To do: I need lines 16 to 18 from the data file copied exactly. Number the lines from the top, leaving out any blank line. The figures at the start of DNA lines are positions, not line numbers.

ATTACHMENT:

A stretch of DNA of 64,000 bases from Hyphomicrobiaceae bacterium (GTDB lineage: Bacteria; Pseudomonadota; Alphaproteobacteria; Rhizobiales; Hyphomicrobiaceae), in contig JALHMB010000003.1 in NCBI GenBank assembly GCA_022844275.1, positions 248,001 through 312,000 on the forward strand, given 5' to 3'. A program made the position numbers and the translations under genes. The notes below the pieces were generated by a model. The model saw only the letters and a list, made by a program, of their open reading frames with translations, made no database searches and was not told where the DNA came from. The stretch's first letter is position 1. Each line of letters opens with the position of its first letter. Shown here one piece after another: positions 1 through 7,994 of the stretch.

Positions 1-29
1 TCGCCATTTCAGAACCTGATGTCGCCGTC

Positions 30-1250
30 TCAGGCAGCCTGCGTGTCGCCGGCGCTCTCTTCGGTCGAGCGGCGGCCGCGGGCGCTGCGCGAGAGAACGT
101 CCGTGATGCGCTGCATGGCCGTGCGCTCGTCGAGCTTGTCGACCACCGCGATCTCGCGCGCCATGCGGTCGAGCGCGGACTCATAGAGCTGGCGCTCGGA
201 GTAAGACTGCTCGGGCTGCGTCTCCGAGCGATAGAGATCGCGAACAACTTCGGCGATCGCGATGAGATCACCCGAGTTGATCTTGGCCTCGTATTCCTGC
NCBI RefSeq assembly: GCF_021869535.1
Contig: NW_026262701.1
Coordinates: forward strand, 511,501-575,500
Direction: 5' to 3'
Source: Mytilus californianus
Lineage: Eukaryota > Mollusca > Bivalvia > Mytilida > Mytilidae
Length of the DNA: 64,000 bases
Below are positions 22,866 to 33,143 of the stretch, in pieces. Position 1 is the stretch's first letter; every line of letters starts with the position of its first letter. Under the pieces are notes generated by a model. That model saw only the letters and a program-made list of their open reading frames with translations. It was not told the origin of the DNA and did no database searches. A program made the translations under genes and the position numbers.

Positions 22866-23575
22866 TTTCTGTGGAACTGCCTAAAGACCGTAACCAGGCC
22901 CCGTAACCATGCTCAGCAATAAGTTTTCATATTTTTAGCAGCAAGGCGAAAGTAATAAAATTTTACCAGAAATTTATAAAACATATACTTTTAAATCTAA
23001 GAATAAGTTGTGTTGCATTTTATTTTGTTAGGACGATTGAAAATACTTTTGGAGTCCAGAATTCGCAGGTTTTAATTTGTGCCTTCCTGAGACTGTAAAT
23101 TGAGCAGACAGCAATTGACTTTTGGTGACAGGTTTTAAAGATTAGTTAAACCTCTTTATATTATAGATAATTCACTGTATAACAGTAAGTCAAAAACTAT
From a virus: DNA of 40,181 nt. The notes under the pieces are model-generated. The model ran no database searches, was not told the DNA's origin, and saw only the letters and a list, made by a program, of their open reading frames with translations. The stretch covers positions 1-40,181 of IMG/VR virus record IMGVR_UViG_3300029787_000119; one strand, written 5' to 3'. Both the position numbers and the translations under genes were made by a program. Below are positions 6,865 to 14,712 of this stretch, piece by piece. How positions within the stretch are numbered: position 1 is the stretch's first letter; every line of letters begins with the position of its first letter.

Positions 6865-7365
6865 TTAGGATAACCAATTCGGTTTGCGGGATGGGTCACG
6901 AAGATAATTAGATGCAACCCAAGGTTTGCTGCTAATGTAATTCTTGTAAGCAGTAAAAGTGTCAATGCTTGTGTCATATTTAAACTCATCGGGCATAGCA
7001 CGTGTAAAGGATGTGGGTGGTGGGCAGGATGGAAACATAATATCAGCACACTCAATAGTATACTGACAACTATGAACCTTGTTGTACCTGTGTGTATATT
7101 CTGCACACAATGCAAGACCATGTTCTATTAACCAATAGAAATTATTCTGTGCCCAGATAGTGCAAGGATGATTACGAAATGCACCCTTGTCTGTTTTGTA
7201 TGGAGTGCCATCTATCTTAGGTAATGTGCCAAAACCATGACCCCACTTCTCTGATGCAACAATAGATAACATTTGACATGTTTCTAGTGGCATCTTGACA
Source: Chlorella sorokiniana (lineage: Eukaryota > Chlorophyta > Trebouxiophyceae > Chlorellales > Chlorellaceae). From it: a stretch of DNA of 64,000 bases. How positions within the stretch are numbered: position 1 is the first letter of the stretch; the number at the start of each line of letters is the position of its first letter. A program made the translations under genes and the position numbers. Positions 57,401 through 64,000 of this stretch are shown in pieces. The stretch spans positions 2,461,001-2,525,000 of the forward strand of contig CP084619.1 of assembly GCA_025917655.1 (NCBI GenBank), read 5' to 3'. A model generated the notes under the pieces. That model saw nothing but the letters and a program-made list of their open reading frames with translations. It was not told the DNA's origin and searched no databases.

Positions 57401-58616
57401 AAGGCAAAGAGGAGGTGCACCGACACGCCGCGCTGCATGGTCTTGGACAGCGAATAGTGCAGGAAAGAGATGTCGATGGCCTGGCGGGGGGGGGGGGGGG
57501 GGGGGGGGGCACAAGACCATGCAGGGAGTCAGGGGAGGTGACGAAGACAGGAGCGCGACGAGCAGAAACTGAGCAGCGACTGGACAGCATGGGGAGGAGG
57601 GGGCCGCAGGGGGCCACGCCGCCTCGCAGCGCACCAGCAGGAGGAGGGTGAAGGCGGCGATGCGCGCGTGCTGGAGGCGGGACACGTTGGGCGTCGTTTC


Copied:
Positions 22866-23575
22866 TTTCTGTGGAACTGCCTAAAGACCGTAACCAGGCC
22901 CCGTAACCATGCTCAGCAATAAGTTTTCATATTTTTAGCAGCAAGGCGAAAGTAATAAAATTTTACCAGAAATTTATAAAACATATACTTTTAAATCTAA